All night I hear myself coughing through the night. In the morning, the morning light makes no sound or a sound so small I can’t hear it over small changes in my wife’s own breathing. The change of season surprised us again, new leaves again, a shock of crimson shocking the peony back to life. It’s a wonder, one of us said of this life, you can’t hear them growing, the trees growing I mean. But you can feel the mean things in your lungs all night for sure, all the way to where you think your breathing is their breathing, the muted rasp of spring—beautiful springing from the lungs of songbirds or the lungfuls of breath a newborn takes at night, but hard to take when it’s you, up, in the weird undarkening dark before dawn breathing and listening to your breathing. We go on and on about our breath; we breathe and listen and breathe and don’t listen and never hear what we want to hear —the light we’re sure is there, just as sure as the morning birds are there in the morning behind the window, behind the riot of rising light, which makes me squint and makes my wife begin to wake, the birds who wake so early just to have their say and say it twice: that what I can’t make out outside is made for them to hear and made for them to make for me, remade, and I’m to pass it on, this light, in the rasp of a lighter song.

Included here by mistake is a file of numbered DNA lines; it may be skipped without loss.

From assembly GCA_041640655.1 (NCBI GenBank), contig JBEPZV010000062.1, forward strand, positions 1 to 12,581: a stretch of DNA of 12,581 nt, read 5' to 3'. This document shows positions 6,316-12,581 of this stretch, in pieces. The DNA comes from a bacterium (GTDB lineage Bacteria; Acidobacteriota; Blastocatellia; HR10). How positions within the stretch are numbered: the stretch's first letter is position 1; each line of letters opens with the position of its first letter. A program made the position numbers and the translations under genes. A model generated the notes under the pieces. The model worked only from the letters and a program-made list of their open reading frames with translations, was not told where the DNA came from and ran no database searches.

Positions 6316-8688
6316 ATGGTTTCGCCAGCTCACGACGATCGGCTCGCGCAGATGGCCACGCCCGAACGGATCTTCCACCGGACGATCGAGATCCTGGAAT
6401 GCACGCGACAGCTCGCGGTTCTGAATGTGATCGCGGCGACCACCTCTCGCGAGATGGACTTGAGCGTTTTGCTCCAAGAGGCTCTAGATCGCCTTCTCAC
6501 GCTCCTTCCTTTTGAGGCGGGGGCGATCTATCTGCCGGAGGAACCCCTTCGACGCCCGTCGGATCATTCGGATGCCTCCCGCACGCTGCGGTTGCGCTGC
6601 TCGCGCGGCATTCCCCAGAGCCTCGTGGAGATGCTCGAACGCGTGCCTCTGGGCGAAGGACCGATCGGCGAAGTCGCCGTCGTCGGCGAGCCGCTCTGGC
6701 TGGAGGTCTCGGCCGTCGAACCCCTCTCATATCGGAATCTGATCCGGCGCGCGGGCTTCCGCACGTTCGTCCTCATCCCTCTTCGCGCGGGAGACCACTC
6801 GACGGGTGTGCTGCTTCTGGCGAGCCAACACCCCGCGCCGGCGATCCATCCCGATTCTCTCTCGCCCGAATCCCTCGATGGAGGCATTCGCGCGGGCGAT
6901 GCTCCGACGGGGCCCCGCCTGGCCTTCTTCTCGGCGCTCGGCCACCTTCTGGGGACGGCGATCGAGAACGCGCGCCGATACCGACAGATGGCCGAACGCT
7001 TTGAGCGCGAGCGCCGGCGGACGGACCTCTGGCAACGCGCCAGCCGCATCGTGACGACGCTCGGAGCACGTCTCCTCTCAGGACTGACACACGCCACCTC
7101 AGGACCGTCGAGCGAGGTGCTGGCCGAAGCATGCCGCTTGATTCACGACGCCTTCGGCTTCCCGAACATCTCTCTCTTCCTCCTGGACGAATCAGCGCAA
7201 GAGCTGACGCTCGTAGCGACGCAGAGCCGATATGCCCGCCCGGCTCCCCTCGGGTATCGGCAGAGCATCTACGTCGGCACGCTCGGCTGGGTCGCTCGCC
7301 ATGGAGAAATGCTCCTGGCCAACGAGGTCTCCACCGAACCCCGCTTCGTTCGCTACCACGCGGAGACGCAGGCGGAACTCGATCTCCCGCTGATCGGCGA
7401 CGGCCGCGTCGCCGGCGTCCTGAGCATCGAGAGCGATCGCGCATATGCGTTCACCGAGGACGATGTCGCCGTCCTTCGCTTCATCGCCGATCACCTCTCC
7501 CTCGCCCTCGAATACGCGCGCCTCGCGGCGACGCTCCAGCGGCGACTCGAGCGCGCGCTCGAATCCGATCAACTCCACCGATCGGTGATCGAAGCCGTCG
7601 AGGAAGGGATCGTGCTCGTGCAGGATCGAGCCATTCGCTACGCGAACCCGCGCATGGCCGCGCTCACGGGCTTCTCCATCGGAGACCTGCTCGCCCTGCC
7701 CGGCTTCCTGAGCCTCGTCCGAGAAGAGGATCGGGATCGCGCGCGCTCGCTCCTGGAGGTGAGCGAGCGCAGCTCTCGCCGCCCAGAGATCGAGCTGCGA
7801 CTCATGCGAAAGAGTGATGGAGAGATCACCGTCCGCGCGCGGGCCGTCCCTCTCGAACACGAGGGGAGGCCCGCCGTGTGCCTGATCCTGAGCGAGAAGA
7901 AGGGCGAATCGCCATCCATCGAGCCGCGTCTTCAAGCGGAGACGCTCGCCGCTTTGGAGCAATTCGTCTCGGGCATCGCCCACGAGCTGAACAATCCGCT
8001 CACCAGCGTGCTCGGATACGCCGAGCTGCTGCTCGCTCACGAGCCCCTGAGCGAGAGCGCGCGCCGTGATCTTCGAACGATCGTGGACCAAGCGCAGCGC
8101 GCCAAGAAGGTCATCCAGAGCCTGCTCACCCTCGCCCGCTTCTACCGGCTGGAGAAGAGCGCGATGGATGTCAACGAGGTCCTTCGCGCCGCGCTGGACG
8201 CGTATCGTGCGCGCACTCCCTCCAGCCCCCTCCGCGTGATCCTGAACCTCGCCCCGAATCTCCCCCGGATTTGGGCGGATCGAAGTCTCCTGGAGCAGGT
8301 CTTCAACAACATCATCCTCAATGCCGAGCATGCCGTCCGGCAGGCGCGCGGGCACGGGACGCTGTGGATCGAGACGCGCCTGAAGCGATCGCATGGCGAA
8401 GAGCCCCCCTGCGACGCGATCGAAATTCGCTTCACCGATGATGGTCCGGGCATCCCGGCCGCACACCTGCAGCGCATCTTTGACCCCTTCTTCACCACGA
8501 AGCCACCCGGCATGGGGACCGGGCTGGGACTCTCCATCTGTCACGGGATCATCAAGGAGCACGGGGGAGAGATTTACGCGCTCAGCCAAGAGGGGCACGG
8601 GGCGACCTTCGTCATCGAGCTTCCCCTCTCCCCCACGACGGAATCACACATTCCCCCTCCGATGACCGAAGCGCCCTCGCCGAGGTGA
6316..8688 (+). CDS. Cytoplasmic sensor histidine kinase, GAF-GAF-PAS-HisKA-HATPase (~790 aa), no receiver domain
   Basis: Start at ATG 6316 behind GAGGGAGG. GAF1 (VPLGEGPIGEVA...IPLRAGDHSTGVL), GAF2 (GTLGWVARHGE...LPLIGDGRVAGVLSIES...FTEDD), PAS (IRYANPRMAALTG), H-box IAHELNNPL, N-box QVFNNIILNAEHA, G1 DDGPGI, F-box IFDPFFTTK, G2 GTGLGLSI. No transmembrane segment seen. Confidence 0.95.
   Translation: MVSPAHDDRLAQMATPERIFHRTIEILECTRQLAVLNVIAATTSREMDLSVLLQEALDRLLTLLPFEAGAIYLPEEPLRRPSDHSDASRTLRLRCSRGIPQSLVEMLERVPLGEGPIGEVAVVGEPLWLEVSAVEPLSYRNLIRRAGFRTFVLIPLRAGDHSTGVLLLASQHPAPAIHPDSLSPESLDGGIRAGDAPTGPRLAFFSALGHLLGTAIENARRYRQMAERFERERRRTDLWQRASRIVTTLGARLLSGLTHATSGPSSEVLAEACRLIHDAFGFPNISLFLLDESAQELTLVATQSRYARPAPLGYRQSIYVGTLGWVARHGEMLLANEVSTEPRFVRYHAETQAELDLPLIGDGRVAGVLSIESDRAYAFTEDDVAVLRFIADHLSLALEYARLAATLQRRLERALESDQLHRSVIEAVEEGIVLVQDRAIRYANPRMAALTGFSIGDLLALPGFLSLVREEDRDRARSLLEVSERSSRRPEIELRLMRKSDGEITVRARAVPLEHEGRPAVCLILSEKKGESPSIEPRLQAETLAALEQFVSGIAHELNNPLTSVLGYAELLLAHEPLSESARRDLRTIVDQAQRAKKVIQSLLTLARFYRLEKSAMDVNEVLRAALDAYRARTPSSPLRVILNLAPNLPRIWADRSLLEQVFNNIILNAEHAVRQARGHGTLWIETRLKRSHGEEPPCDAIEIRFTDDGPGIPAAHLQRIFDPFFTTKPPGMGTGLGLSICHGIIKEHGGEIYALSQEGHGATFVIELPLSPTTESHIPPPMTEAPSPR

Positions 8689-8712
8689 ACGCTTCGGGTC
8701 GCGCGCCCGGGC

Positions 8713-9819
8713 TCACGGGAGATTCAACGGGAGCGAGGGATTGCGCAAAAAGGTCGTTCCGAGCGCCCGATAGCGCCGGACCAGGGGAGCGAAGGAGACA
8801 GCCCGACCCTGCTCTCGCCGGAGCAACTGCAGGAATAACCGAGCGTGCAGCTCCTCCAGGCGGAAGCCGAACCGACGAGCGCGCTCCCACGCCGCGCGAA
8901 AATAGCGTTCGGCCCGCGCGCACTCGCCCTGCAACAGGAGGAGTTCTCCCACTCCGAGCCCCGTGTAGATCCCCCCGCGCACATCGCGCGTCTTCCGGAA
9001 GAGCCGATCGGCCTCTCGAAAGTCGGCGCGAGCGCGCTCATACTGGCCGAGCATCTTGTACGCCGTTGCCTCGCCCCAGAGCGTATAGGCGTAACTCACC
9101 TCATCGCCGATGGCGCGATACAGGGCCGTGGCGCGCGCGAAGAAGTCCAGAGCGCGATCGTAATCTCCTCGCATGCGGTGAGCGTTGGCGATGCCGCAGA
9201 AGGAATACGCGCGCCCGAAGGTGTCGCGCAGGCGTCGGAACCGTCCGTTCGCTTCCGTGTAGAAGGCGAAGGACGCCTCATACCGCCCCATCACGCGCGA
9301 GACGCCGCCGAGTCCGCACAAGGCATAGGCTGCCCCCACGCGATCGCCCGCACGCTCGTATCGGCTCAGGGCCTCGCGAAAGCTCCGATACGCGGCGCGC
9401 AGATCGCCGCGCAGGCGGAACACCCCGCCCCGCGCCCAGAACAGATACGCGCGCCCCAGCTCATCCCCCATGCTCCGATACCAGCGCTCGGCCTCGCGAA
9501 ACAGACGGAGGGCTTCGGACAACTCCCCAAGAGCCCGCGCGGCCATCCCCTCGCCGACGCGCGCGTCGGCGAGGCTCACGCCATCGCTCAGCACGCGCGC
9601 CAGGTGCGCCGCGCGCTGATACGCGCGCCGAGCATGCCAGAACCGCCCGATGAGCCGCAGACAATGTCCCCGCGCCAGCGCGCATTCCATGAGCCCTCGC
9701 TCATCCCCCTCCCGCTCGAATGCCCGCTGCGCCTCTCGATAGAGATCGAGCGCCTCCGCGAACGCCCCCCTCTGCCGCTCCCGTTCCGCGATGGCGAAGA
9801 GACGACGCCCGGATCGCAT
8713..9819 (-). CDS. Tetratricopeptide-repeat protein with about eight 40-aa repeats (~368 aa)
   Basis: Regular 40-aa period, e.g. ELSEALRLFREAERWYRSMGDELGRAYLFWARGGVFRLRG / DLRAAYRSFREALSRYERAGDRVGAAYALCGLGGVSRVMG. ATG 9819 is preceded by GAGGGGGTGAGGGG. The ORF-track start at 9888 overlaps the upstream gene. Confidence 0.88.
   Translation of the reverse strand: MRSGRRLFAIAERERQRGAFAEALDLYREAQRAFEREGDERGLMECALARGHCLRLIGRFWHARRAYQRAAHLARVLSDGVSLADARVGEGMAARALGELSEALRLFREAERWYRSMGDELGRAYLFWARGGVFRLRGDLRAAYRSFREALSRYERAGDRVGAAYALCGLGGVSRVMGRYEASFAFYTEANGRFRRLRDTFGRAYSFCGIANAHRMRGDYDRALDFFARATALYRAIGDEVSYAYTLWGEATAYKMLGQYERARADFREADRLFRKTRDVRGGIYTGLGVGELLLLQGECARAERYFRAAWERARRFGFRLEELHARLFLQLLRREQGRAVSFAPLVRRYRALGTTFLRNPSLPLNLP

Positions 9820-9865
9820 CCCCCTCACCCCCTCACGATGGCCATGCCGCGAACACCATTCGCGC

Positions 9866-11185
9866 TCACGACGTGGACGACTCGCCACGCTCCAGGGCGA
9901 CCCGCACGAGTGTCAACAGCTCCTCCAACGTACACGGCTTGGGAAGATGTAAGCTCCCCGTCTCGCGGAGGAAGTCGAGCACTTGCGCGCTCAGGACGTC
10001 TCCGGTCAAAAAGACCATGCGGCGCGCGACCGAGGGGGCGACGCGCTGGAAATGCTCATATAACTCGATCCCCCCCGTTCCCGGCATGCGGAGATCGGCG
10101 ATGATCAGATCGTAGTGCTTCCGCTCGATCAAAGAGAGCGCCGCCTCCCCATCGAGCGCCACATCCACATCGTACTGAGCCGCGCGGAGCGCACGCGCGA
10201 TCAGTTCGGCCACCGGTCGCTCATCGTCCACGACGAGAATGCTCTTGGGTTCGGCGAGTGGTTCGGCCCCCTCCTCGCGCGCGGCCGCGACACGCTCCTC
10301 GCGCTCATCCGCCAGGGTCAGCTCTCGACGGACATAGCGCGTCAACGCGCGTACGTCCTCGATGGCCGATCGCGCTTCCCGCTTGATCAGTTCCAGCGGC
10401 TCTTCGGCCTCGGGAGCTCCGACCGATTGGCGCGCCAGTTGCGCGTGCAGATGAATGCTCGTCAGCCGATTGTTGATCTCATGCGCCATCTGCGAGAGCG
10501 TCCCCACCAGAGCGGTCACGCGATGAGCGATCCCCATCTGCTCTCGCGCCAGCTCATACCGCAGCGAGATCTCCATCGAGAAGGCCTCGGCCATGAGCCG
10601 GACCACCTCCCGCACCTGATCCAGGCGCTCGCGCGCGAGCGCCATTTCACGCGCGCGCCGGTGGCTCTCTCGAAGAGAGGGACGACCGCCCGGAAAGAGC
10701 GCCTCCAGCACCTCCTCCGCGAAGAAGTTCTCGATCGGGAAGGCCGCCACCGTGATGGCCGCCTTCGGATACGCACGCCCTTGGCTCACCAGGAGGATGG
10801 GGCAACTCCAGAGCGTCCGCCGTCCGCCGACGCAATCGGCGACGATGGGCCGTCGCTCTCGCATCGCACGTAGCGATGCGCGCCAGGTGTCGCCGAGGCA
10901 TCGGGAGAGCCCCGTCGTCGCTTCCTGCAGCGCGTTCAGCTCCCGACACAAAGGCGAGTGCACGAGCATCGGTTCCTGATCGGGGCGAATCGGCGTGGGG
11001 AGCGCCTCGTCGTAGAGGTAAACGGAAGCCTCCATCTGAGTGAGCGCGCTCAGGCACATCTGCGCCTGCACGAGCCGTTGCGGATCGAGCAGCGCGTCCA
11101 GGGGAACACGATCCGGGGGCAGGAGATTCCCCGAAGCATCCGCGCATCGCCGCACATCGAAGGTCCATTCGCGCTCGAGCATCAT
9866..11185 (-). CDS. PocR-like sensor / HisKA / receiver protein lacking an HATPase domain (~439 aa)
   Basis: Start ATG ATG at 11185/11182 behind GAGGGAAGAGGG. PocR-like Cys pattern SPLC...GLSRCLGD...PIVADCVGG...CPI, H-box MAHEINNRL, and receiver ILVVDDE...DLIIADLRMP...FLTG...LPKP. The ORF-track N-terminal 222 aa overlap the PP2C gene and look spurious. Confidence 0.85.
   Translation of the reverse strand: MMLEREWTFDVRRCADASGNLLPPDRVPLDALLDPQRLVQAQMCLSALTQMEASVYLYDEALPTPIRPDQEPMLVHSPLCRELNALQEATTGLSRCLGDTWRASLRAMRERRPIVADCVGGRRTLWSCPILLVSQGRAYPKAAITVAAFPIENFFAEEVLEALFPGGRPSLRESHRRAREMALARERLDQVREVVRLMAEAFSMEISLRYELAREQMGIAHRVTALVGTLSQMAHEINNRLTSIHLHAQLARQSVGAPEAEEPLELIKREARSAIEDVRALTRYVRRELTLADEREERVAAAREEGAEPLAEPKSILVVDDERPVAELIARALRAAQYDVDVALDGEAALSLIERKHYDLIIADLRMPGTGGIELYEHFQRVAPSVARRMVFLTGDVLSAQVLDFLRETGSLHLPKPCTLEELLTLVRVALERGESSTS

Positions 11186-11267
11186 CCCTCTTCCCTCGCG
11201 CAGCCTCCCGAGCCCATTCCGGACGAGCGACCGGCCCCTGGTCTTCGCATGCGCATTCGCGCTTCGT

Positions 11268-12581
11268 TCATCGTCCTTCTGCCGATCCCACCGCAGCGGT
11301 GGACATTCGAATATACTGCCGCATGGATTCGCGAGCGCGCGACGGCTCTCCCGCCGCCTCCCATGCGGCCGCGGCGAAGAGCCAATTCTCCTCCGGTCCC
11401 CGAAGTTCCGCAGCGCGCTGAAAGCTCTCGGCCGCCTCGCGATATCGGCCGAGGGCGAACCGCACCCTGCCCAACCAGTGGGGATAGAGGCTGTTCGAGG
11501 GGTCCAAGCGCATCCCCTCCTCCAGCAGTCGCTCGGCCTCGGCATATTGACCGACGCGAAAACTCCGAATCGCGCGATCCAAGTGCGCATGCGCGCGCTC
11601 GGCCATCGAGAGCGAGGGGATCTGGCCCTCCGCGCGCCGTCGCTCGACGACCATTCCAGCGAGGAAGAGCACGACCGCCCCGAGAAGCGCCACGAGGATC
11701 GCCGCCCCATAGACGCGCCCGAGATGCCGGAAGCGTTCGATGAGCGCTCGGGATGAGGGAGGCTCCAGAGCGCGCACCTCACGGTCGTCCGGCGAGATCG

NATHANIEL PERRY’s poems and translations have most recently appeared or are forthcoming in American Poetry Review, West Branch, Cincinnati Review, Salamander and elsewhere. The editor of lyric and The Hampden-Sydney Poetry Review, he is Assistant Professor of English at Hampden-Sydney College in rural southside Virginia.